Regardless of climate change, we need sustainable energy.

Regardless of climate change, we need sustainable energy

The number one reason offered to support sustainable, renewable energy is of course, the concept of climate change. The reason people readily bring out this line of argument is that it seems, on its face, the strongest.

After all, if you are going to be burning forests, or using up a lot of oil, this releases a lot of carbon in the air. Carbon starts trapping solar heat, and all of a sudden, the ice caps are melting, and islands start to disappear. This unleashes a tidal wave, both figuratively and literally, of nasty, natural, climactic devastation.

What’s to argue about? There are many weaknesses to that scenario, and it’s not really the point of this article to poke holes in that argument. What I am saying is that besides whatever perceived climactic emergency that we may encounter in the not-so-distant future, there are other reasons that should push us to a more sustainable energy policy. It doesn’t have to involve the end of the world or something dramatic.

The fact that heavy resource extraction plays a big role in cultural disruption should give

planners at the local, regional and national level some reason to pause for thought and understand that their decision doesn’t take place in a vacuum. They should also understand that their decision is not free-floating and completely unconnected to everything else in the region, as well as in the world. There are all sorts of social disruptions involved in mass scale extraction of energy.

This also involves political issues because a lot of the geopolitical problems that we have now really boils down to the fact that energy generation, by and large, is a monolith. A large chunk of the world’s electrical energy is produced through oil.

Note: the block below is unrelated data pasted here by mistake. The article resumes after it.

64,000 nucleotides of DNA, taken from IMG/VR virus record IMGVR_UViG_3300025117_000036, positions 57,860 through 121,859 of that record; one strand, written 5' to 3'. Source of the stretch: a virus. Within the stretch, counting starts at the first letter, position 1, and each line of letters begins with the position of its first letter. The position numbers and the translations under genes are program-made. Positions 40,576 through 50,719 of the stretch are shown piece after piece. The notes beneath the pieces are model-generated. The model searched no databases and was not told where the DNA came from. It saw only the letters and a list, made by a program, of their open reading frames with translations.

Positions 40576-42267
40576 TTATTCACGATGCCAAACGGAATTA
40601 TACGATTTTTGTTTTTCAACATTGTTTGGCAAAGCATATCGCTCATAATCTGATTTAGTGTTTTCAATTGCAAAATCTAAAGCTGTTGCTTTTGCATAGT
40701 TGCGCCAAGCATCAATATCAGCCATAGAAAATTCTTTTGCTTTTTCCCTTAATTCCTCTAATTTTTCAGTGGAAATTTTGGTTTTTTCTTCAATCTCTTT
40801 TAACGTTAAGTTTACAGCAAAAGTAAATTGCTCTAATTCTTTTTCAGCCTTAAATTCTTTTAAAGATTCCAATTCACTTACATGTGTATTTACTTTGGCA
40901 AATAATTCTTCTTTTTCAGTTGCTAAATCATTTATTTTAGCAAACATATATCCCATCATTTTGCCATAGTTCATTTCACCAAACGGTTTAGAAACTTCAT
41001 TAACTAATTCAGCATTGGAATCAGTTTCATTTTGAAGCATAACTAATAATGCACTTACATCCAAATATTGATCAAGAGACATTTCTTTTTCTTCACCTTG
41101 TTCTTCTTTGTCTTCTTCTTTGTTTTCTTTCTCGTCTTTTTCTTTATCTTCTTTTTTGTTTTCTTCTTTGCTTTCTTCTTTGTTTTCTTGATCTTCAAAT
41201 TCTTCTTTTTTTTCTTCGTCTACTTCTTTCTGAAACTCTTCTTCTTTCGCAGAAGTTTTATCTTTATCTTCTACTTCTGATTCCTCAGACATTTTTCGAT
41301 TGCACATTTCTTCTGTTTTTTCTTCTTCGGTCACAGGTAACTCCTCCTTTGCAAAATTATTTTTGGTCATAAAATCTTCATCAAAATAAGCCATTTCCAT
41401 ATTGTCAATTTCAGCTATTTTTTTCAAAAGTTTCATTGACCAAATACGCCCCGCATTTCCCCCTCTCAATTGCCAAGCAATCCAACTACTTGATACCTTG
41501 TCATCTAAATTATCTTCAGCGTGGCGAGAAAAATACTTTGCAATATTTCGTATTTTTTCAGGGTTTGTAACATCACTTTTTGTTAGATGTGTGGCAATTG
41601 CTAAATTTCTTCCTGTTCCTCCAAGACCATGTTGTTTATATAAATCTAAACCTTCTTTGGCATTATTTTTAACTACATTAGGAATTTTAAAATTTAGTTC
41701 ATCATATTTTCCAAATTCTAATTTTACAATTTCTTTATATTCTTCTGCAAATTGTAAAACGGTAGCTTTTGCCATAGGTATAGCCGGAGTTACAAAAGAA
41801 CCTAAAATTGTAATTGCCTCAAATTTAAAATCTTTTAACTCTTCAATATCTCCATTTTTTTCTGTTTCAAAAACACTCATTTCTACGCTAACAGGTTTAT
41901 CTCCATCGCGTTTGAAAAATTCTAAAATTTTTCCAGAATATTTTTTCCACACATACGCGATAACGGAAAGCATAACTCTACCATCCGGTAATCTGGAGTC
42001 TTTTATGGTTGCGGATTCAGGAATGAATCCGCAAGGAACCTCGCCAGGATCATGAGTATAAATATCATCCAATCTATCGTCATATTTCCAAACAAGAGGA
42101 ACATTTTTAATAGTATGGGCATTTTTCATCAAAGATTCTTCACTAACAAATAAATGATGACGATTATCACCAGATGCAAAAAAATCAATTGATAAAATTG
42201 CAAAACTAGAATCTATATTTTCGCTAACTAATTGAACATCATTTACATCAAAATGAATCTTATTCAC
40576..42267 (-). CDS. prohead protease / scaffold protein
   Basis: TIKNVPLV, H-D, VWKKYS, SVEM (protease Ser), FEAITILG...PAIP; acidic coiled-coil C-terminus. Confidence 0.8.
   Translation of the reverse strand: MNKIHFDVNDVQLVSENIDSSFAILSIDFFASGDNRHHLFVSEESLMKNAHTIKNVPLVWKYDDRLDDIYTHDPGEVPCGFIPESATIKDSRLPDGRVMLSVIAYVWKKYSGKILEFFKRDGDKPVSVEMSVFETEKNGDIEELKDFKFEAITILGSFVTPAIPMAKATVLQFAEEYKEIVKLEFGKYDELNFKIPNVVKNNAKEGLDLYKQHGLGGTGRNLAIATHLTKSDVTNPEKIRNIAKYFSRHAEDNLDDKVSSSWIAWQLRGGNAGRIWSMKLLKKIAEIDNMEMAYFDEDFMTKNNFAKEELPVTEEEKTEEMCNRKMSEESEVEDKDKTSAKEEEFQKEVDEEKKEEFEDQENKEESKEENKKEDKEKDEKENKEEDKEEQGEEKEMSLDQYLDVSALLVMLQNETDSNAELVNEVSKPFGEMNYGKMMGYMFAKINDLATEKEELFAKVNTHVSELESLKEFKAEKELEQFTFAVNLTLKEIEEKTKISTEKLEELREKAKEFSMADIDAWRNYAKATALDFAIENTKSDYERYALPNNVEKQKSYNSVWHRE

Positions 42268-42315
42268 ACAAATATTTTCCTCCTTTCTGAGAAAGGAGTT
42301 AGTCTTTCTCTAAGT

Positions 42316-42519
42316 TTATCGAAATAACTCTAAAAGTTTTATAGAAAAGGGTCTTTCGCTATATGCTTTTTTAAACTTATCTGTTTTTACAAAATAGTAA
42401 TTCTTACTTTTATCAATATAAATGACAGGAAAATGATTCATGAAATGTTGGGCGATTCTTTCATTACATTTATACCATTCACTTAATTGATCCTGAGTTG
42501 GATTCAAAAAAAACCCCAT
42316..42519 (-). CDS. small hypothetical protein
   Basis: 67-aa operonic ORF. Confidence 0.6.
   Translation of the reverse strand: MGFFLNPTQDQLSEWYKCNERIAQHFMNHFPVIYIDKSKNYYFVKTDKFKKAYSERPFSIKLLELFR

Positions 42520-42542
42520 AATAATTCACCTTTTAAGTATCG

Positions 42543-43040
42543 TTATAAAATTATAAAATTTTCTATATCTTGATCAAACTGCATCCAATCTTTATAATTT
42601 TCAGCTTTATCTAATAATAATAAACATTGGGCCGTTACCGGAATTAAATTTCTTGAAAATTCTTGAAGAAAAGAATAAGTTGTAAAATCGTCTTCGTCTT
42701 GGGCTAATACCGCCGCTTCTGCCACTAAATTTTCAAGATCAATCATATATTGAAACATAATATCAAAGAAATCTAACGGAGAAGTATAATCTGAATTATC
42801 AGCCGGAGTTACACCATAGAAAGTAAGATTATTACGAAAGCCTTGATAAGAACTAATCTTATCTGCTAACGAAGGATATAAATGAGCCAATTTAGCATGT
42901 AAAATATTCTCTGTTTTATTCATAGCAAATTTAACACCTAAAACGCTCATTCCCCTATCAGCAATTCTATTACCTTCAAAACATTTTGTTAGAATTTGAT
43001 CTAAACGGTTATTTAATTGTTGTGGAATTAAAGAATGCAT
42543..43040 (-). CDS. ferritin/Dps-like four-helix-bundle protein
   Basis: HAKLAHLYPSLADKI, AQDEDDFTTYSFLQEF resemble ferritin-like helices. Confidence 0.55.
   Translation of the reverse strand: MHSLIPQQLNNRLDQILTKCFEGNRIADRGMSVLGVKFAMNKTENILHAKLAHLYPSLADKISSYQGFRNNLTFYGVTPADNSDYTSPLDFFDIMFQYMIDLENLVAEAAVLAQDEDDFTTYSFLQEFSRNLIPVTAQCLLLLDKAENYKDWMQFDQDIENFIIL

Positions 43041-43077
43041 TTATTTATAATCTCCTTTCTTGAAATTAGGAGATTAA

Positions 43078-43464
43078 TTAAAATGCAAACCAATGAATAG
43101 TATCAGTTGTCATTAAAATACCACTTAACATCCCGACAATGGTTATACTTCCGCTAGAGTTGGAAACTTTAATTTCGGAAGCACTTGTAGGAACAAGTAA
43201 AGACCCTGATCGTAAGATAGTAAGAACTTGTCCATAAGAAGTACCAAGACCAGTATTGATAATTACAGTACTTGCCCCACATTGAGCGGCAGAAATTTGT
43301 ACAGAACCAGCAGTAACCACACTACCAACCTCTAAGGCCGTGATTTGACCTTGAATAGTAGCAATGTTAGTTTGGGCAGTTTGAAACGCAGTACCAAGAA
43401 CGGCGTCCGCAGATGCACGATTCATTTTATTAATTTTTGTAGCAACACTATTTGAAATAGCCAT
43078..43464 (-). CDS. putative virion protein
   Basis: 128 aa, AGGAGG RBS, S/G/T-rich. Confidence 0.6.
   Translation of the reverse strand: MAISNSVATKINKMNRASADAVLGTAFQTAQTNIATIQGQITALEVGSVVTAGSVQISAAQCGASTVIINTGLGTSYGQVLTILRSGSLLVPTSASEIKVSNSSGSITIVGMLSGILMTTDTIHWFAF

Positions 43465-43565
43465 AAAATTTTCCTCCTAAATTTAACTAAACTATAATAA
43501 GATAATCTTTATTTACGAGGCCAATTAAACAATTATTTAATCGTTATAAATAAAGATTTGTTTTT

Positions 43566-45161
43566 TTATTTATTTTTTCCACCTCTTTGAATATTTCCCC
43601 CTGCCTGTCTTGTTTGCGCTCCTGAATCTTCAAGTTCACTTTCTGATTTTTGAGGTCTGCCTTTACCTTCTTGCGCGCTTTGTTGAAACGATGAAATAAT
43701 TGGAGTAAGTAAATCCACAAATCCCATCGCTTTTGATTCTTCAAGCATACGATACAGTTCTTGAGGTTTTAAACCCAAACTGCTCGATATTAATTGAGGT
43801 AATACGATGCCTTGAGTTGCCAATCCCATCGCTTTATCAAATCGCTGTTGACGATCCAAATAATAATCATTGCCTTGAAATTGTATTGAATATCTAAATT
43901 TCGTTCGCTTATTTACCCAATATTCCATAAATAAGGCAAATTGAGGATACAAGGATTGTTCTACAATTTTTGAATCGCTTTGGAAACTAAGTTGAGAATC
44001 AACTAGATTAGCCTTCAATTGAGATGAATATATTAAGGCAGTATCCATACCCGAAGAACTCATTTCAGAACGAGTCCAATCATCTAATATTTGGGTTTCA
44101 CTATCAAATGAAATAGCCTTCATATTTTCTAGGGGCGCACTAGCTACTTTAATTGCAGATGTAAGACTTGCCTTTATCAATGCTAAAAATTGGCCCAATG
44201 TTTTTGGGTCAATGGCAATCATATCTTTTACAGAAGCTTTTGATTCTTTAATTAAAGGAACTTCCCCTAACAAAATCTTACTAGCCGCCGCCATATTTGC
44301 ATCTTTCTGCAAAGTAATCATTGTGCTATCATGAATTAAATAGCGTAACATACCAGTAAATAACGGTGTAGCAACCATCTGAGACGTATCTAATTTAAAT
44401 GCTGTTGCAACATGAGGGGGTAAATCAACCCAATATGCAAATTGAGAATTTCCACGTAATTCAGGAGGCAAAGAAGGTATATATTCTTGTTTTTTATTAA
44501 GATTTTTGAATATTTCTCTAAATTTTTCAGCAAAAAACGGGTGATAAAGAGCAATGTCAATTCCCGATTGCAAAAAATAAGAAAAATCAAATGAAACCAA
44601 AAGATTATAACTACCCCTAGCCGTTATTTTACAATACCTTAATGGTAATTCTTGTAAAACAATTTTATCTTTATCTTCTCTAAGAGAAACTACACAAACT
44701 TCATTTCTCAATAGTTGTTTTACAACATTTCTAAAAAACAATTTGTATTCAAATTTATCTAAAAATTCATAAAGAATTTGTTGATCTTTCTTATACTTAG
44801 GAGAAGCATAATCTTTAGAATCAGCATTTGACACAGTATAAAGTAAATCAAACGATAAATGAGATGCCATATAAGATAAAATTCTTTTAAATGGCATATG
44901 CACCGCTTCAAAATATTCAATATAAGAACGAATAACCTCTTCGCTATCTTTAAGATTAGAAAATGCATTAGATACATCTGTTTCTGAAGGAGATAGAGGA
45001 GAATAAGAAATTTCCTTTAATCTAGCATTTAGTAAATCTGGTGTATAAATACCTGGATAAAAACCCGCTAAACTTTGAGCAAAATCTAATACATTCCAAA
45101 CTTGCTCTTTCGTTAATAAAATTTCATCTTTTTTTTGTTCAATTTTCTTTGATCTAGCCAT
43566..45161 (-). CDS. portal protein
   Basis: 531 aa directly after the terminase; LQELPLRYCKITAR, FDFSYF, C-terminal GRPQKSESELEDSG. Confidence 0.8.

Something has to give, and by looking at the big picture, we could see that sustainable energy has a lot going for it. Even though it does cost more than traditional sources of energy, it also frees us from the often predictable side effects of a total dependence on only one source of energy. It also distances us from the negative consequences of such obstructive mindset and practices.

The good news with sustainable energy is that once it reaches a certain critical threshold, mindsets start to change, and it’s going to be very hard to change back. It creates its own ecosystem of accepted economic realities. These are realities that we would economically pay for.

You have to understand that we’re always making this choice. Don’t think for a second that everything you see around you is a logical choice of always looking for the most efficient economic result. That’s not true.

For instance, when you look at a highway in the United States, the speed limit is set in such a way that if they were to remove or allow it to be lowered or raised, it would have a tremendous impact on the number of people dying on the highways every single year. That’s a choice.

Accordingly, understand that there are always choices being made. It may seem that the government is making the best choices now which are not necessarily the truth.